Actually, I hate going to movie theaters. The Harry Potter movies are among the few I do go to see in the theater rather than just waiting a few months to Netflix them, but I still ain't going at midnight to get jostled by a bunch of robe-wearing kids. I am much too mature and dignified for that kind of nerdery. So I'm staying home to write fanfic.
Harry Potter is pretty much a case study in straddling genre lines. (Technically, it's straddling marketing categories: "fantasy" is a genre; "Young Adult" is a marketing label, much like "literary fiction," although both of the latter are increasingly perceived as "genres" of a sort as well.) The first two books were definitely MG (Middle Grade) fiction. The tone and complexity began to mature a bit with the third book, and by the end, the series was definitely into YA territory, though not without a certain juvenile feel that never escaped its MG roots. (There are a lot of YA books that deal with sex and violence, for example, more explicitly than Rowling ever dared.)
Rowling herself has said that she never had a particular audience in mind and never specifically thought of them as children's books. I think that's true and it's not. I doubt she ever thought, "Oh, I can't write that, it's not appropriate for children/kids won't get it," but certainly she knew when she was writing it that it was a children's story that adults might enjoy too, not an adult fantasy that kids might also like.
How the 'Harry Potter' Movies Succeeded Where the Books Failed makes some good points about the increasing disconnect between the darker themes in the Harry Potter series and the playful, humorous elements of the wizarding world that attracted children to the series in the first place. I don't know if I agree that the movies are so superior to the books -- they do elevate the adult tone more successfully than Rowling did, but while I've generally enjoyed the movies, they're adaptations and they fail in many places in the way that most adaptations do.
But enough about Rowling, let's talk about me!
One critique of the Alexandra Quick series (not the most common one, but I've seen it more than once) is that it's not funny enough. I try to add the occasional light-hearted or satirical spin on the American wizarding world, but AQ does not have Rowling's jocular tone. I think I managed that a little better in Hogwarts Houses Divided, but the Alexandra Quick series has always been a darker story in my mind. I'm not trying to make it grimdark fantasy by any means, but my vision is, in the manner of most fan fiction writers, the way I "would have" done certain things if I'd been Rowling. (My version of the Battle of Hogwarts would have had more named casualties and a few more dead Weasleys, though I would not have written the bloodbath in Dumbledore's Army and the Year of Darkness.)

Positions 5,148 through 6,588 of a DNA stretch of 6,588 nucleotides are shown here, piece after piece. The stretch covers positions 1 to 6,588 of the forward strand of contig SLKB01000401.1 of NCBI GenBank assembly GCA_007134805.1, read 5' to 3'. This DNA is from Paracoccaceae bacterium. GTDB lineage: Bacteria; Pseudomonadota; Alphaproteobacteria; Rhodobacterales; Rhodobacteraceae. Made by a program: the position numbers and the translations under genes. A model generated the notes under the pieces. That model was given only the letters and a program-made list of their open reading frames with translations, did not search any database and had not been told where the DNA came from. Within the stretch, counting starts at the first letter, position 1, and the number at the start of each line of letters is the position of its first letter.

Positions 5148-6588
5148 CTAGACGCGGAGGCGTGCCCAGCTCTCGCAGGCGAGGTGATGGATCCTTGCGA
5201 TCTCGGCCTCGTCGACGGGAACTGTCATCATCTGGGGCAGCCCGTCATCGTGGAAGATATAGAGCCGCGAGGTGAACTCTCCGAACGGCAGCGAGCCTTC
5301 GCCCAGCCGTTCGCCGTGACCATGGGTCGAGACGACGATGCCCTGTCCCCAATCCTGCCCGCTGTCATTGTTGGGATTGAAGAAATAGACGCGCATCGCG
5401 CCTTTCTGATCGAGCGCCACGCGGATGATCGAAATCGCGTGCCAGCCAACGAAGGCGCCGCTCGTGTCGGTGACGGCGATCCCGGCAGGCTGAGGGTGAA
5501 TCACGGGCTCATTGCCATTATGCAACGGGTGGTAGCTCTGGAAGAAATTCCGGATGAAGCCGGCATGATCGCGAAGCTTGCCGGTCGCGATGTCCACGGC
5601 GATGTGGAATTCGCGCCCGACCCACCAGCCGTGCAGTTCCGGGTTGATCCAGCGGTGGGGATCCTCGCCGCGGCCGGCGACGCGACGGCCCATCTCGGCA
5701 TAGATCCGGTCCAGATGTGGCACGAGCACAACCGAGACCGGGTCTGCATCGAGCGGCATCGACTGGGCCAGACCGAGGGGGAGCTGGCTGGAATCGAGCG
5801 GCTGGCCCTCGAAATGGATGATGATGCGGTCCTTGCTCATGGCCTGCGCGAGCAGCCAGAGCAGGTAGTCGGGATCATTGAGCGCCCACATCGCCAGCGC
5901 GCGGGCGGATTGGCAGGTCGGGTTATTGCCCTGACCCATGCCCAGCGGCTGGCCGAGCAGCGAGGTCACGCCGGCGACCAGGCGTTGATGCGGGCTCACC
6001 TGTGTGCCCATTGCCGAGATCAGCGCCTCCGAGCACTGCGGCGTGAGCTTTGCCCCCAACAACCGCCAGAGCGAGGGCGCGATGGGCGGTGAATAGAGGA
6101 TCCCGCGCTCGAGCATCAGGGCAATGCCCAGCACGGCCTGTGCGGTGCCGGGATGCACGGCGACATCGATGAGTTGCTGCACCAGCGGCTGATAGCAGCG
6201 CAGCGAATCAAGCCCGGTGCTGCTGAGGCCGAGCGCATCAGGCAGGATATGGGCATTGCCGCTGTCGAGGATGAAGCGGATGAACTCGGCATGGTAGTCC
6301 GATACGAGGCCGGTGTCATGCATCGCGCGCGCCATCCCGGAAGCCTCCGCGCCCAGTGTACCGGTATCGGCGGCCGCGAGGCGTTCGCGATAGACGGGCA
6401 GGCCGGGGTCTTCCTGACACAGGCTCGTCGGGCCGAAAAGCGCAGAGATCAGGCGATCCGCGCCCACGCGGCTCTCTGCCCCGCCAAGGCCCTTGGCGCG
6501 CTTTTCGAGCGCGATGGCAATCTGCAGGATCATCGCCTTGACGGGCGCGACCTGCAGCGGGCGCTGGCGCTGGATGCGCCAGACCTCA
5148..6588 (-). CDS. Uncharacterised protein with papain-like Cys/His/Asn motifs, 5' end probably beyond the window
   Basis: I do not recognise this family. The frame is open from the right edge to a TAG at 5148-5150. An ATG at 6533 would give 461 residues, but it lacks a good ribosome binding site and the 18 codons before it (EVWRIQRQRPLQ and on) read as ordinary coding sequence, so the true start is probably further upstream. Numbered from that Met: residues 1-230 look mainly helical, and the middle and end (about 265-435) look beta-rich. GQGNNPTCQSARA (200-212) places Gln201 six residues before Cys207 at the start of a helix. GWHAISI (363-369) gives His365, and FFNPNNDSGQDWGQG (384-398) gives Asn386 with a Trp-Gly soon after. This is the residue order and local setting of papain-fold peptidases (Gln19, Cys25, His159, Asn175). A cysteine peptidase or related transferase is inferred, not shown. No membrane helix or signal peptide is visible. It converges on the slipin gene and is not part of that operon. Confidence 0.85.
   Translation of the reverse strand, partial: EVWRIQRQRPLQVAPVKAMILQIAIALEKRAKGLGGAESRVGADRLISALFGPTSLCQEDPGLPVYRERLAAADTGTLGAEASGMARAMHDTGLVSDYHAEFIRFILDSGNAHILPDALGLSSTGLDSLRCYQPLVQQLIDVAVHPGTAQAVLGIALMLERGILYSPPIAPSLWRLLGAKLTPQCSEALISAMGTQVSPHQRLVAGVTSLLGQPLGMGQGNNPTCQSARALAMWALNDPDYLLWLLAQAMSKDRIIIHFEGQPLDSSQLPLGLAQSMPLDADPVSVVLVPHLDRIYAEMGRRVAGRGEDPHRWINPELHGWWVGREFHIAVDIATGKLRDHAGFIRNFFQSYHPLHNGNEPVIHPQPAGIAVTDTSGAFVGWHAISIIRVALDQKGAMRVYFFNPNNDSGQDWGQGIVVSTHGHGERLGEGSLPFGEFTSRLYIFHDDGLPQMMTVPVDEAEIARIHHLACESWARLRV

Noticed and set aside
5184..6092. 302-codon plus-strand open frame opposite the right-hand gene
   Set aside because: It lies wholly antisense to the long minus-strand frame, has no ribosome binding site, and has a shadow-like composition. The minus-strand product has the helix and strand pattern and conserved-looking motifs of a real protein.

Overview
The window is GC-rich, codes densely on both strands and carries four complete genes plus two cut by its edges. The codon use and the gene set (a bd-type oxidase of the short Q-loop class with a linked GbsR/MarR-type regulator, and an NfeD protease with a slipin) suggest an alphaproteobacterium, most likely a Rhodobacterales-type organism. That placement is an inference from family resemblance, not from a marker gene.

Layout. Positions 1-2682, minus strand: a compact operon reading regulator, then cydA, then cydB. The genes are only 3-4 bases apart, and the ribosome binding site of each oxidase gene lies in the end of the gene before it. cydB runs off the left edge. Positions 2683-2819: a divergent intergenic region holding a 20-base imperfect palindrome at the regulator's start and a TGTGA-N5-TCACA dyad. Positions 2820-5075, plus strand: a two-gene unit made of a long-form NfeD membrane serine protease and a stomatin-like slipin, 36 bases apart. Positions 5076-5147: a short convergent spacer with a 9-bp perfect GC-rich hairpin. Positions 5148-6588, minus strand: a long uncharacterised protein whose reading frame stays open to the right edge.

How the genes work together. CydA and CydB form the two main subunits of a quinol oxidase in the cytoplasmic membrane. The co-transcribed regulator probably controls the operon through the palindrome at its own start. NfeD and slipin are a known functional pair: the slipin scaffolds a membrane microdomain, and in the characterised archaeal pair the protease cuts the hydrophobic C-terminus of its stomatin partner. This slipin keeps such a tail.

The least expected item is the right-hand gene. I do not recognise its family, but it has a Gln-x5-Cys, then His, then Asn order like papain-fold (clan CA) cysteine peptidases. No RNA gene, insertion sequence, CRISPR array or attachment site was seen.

I was never really trying to emulate Rowling's style (as I did somewhat in HHD), though I have been trying to keep AQ consistent with the Potterverse, which means neither wild departures from canon nor a lot of sex and bloodletting.
But like Rowling, I've never had a particular age group in mind. I was quite aware that my audience would be fan fiction readers, which means mostly teenagers and young adults. As far as I can tell, AQ fans do seem to skew slightly older (and more male) than average in the HP fandom, but the majority of my readers are still in the young, mostly female demographic.
That hasn't consciously affected how I write what I write. But since I have a lot of opinions on "Young Adult" fiction in general, it does make me wonder where AQ falls along the MG-YA-Adult spectrum. I don't honestly think the first book, Alexandra Quick and the Thorn Circle, was a MG book, even though it would probably have been shelved as MG fiction if it were a published novel because of its protagonist being an eleven-year-old. I have mostly been writing for a readership of me, which means (in my mind) writing like an adult for adult readers, even if the characters are all children and the world is, "darker" or not, still the slightly juvenile, zany wizarding world that Rowling created. Again, if it were published, I'm sure AQ would be marketed as YA, but notwithstanding my avoidance of explicit sex and violence, I'm not sure how I would write AQ differently if I were a pro author writing for the adult fantasy market.
Do you think of AQ as YA?
Note: This is not me trying to convince myself that I write "better" than YA (or Rowling), since I don't think quality of writing necessarily corresponds to the target audience of a book. Nor am I asking for reassurance that AQ is more "sophisticated" or "complex" than most YA books. I'm just wondering whether the tone feels YAish or not, and if so, is it entirely because of the age of the protagonists, or are there other factors that make it read differently than an adult novel? This is also of interest to me because the other writing project I've been working on off and on -- that Original Fiction novel you may or may not ever hear anything about -- is also a book I'm writing without any preconceptions about whether I am writing it as YA or adult, but it also features young protagonists (meaning most likely it will be perceived as YA), so I'm not sure whether I would pitch it as YA or not.
AQATSA Status Update: I am on Chapter 43, and 264K words. (Aaieee!) My outline still says Chapter 45 will be the last chapter. I am targeting the end of this month as my deadline for finishing the rough draft. That is not a guarantee, but it's what I am aiming for.